TRACERx data trove helps refine use of blood markers for lung cancer

By Emily Hayes, LabPulse.com editor in chief

October 9, 2019 -- Circulating tumor cells in the blood might be helpful for predicting survival and relapse rates in early-stage non-small cell lung cancer, according to a study of patients enrolled in a Cancer Research UK project. Results were reported in Nature Medicine on October 7.

The multi-institutional Tracking Non-Small Cell Lung Cancer Evolution Through Therapy (TRACERx) translational research program is studying the genetics of 750 lung cancer patients from the time of diagnosis through surgery and either disease relapse or cure. After surgery, the five-year relapse rate in lung cancer ranges from about 20% in patients with stage I disease to 50% at stage III, the investigators noted.

Caroline Dive, PhD, deputy director of the Cancer Research UK Manchester Institute, and colleagues examined circulating tumor cells in a TRACERx cohort of 100 patients (Nat Med, October 7, 2019, Vol. 25, pp. 1534-1539). Specifically, the researchers evaluated the association between pulmonary venous circulating tumor cells (PV-CTCs) at the time of surgery with the CellSearch test (Menarini) and relapse rates/the development of metastases.

The investigators sought to follow up on a pilot study showing an association between peripheral blood circulating tumor cells on CellSearch, which measures the expression of epithelial cell adhesion molecule (EpCAM) and cytokeratin proteins, and survival in patients with early-stage lung cancer.

In the 100 TRACERx patients with stage I-III lung cancer assessed, PV-CTCs were present in almost half (48%). The researchers initially used a threshold for high PV-CTC count of 18 PV-CTCs per 7.5 mL of blood. But while this level was significantly associated with poorer disease-free survival, the sensitivity was only 31.7%.

In an exploratory analysis, they tested a threshold of at least seven PV-CTCs per 7.5 mL of blood and its association with disease relapse. They found a significant association with lung cancer-specific relapse; however, the sensitivity was modest, at 45.2%.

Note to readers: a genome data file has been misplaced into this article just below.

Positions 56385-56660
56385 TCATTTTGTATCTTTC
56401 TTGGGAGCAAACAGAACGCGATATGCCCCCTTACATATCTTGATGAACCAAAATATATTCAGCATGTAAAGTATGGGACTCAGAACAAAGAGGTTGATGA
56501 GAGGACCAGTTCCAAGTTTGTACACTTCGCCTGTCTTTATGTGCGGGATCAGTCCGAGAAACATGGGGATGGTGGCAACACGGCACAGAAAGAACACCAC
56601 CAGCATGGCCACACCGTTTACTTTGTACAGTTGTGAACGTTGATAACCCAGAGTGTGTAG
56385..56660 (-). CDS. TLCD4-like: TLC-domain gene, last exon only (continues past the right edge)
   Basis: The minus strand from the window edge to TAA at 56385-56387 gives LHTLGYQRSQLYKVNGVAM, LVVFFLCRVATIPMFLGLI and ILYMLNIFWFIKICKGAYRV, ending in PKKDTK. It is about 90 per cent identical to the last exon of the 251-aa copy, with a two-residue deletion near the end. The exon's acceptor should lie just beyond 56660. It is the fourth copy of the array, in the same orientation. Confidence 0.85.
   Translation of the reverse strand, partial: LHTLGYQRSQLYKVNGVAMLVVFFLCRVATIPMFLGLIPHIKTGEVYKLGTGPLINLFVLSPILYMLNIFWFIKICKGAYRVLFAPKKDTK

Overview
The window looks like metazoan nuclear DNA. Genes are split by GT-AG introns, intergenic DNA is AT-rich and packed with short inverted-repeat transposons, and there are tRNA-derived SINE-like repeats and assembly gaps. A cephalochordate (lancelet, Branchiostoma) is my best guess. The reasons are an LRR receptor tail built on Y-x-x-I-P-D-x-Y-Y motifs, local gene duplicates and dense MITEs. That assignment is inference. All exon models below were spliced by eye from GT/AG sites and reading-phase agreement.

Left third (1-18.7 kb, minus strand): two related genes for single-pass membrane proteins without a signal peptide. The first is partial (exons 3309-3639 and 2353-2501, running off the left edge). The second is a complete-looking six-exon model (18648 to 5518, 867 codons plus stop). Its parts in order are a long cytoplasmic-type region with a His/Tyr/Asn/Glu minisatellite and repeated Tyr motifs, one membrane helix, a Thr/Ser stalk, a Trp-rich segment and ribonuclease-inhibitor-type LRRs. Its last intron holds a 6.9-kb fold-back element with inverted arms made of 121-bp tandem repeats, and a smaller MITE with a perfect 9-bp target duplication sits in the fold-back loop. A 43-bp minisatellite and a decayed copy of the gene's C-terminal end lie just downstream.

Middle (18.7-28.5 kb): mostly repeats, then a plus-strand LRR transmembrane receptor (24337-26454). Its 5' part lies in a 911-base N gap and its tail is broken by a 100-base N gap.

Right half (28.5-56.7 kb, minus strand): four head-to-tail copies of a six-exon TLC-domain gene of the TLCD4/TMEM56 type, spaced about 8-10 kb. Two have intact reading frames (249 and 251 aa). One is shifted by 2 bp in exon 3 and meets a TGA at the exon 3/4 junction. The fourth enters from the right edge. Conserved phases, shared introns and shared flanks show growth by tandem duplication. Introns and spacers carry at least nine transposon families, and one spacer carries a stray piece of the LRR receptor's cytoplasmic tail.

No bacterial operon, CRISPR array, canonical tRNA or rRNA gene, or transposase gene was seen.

The researchers also noted that each doubling of the PV-CTC count was significantly associated with lung cancer-specific relapse.

"Collectively, these data raise the possibility that patients with a 'high' CellSearch PV-CTC count at resection may benefit from increased minimal residual disease (MRD) monitoring [postsurgery]," Dive and colleagues wrote.

"We have shown that increasing PV-CTC count as a continuous variable is associated with poor prognosis. To use PV-CTCs in a clinical setting, a [predefined] cutpoint will be required to prospectively stratify patients," they added.

Two other studies from TRACERx that provide insight into the evolution of non-small cell lung cancer were also just published. Benny Chain, PhD, a professor of cell and molecular biology at University College London, and colleagues, published their experience with tumor-infiltrating lymphocytes (TILs) in tumor biopsies for assessing immune response in lung cancer (Nat Med, October 7, 2019, Vol. 25, pp. 1549-1559).

In addition, Dhruva Biswas, a doctoral student at the Francis Crick Institute, and colleagues reviewed the use of a genetic profiling technique called Outcome Risk Associated Clonal Lung Expression (ORACLE), in combination with a machine-learning algorithm, for gauging the aggressiveness of lung tumors (Nat Med, October 7, 2019, Vol. 25, pp. 1540-1548). In contrast with other methods, ORACLE homes in on stable genetic features, which the researchers think can overcome a key limitation of tissue biopsies.

"These features could be spotted no matter which part of the [tumor] is sampled for testing meaning they could be a more accurate guide for predicting the future clinical outcome for patients," Biswas said in a statement.


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